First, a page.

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1. FC Brno 2009-2010, Home Shirt


Sure, I might have swerved off the highway without warning at the Brno exit en route to Bratislava much to my friends’ consternation but isn’t this shirt a great souvenir from the Mestsky Fotbalovy Stadion Srbska? There is no sponsor, nor is there a name and number, but its still a pretty shirt—the white pin stripes add a lot to Umbro’s design. For me the badge is a little small but it is professionally applied—and that’s something.


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Mestsky Fotbalovy Stadion Srbska, Brno, Czech Republic – FC Zbrojovka Brno

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Much to the dismay of my friends I decided to veer of the European E65 motorway in Brno while en route from Prague to Bratislava. My friends should have known better before putting me behind the wheel of our Opel Astra, but I guess they secretly wanted to enable my soccer hobby. After hitting the exit for Brno at the last minute I plugged the coordinates for the Mestsky Fotbalovy Stadion Srbska into the GPS and navigated through the back roads of Brno to the gates of the stadium.

The stadium looked great in the summer sun, having replaced the aging Stadion Za Luzankami as FC Brno‘s home stadium in 2001. Currently the stadium, which is up to FIFA standards, has a capacity of 12,550. It a fairly modest number, considering that Brno is the Czech Republic’s second city, and compared with FC Brno’s previous home–the aforementioned Stadion Za Luzankami–which was the old Czechoslovakia’s biggest stadium with a capacity of 50,000.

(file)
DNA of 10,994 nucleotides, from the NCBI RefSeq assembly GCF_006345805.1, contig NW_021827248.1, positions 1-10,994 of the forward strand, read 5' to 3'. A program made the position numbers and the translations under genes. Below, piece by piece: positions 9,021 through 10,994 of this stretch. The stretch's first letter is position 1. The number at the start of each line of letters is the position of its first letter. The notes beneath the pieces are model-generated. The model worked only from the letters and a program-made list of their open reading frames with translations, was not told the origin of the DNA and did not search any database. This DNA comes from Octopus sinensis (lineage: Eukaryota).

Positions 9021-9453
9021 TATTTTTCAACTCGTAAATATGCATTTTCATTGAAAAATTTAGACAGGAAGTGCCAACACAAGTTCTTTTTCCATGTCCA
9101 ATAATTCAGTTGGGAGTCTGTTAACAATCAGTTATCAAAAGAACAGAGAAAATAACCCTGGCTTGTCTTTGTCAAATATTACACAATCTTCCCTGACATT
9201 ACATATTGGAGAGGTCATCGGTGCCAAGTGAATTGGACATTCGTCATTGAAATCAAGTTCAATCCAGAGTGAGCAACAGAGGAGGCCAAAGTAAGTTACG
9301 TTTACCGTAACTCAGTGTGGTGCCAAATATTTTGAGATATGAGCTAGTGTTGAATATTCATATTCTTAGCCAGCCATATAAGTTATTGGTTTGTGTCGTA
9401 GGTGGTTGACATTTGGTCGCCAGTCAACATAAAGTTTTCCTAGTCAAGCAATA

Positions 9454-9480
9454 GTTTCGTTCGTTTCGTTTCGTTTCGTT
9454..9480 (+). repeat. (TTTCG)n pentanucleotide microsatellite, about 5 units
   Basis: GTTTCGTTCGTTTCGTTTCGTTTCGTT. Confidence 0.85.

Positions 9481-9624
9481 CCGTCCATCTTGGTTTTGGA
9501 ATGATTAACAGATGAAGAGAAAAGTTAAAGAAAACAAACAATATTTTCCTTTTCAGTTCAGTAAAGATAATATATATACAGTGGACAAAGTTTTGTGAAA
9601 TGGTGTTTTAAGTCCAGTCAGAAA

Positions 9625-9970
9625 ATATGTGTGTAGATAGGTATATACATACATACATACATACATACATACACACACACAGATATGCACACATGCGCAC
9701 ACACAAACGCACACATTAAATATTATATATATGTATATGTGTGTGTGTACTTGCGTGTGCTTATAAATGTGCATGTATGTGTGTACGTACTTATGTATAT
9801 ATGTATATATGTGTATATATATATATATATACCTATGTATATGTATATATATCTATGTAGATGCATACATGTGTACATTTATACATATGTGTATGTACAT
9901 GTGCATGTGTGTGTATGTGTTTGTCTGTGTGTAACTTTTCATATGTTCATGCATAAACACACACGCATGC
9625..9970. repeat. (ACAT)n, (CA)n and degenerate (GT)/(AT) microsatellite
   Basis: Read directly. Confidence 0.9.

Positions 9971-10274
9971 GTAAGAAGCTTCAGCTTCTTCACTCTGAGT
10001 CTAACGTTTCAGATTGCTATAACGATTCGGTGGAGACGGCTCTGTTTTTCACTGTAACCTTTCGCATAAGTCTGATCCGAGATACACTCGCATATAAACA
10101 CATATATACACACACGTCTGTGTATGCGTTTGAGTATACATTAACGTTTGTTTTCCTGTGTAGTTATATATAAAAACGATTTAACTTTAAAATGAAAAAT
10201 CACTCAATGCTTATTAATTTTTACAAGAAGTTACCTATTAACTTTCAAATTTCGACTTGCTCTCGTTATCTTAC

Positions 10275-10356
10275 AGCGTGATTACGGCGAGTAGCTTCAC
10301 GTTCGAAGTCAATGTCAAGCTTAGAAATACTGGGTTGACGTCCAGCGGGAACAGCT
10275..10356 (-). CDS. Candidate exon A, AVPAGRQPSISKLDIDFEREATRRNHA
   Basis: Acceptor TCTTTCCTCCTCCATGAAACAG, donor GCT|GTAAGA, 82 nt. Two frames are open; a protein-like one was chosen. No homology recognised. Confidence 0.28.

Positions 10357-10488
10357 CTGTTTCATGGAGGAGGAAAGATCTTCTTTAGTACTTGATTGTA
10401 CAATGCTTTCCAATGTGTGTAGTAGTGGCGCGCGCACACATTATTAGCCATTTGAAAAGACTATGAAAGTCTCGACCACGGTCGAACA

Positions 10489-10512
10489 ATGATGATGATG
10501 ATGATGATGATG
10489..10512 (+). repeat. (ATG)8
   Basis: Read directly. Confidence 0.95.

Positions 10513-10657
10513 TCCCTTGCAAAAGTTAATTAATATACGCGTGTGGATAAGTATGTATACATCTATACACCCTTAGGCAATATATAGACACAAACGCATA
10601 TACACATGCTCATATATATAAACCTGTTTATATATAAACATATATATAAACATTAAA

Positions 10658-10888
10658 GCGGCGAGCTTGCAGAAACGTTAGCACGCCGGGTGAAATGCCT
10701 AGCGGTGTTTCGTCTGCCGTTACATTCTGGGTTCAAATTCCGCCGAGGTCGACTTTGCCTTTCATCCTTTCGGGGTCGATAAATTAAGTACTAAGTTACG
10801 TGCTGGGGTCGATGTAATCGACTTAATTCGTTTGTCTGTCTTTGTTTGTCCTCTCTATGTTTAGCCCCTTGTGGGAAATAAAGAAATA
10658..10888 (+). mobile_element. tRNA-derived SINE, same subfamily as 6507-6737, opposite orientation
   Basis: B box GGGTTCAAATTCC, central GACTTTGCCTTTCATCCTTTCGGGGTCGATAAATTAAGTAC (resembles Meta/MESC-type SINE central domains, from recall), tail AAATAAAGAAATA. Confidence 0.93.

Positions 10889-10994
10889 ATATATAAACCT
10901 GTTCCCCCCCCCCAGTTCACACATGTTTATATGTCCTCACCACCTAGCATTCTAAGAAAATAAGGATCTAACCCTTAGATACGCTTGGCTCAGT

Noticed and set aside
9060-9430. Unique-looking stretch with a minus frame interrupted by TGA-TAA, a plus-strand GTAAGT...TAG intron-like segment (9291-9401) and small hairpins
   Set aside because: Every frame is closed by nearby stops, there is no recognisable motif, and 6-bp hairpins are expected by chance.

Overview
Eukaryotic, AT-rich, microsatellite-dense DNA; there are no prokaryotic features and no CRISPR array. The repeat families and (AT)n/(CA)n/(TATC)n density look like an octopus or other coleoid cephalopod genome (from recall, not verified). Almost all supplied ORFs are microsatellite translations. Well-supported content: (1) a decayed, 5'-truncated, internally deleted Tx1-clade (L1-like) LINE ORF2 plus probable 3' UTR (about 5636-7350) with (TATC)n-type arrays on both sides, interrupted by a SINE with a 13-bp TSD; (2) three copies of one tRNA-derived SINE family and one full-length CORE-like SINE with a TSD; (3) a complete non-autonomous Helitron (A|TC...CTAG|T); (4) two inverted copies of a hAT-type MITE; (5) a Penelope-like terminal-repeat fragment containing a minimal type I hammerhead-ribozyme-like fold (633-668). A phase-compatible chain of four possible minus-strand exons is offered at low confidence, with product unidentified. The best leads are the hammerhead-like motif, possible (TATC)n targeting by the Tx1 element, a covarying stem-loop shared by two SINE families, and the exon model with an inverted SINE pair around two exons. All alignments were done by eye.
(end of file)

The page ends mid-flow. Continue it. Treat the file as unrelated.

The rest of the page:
Without wasting too much time on the road to Bratislava I was able to get a nice Umbro shirt from FC Brno’s secretary, which can be seen here. As for the stadium pictures, they are below:



A Pristine Pitch Beneath Blue Skies:


The Seats Spell Out My Location Precisely:


Visiting Fans Won’t Expect a Red Carpet Welcome:

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Who Knew One Could Drive–Literally–Into the Stadium?

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The Author and His Shirt (And a Baseball):



Dolicek Stadium, Prague, Czech Republic – Bohemians 1905

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It was a warm summer day in 2010 when I visited the Dolicek, my head heavy with a vodka-induced hangover from the previous night. Bohemians are by no means on the same level as their more illustrious Prague cousins Sparta or Slavia–their main rival, whose stadium lies just 1 Kilometer away–but they still have an interesting story. The Kangaroo on their shirt, which serves as the team’s logo, was garnered from a 1927 tour of Australia. Fitting, I suppose, until you think of the absurdity of a Czech football team touring down under more than 80 years ago.

The Dolicek itself is a small ground which opened in 1932 and that now has a capacity of 7,500 (its been reduced over the course of several downsizings as the team have decreased in stature). Most recently it was Bohemians’ “B” team that played here–the “A” team played their Gambrinus Liga games at Slavia’s ground, the Synot Tip Arena, before being relegated to the second division after the 2012 season. Here is to hoping that the Dolicek survives to see 100 years, since it is indeed a quintessential neighborhood European ground:



The oddities of World Football’s interconnectedness:


Bad shots will end up in the trees, like Izmir’s Alsancak Stadium closer to home:


I wonder how much one of those flats would sell for…:

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A Pristine Pitch at the Dolicek:


Or these flats–an even better view: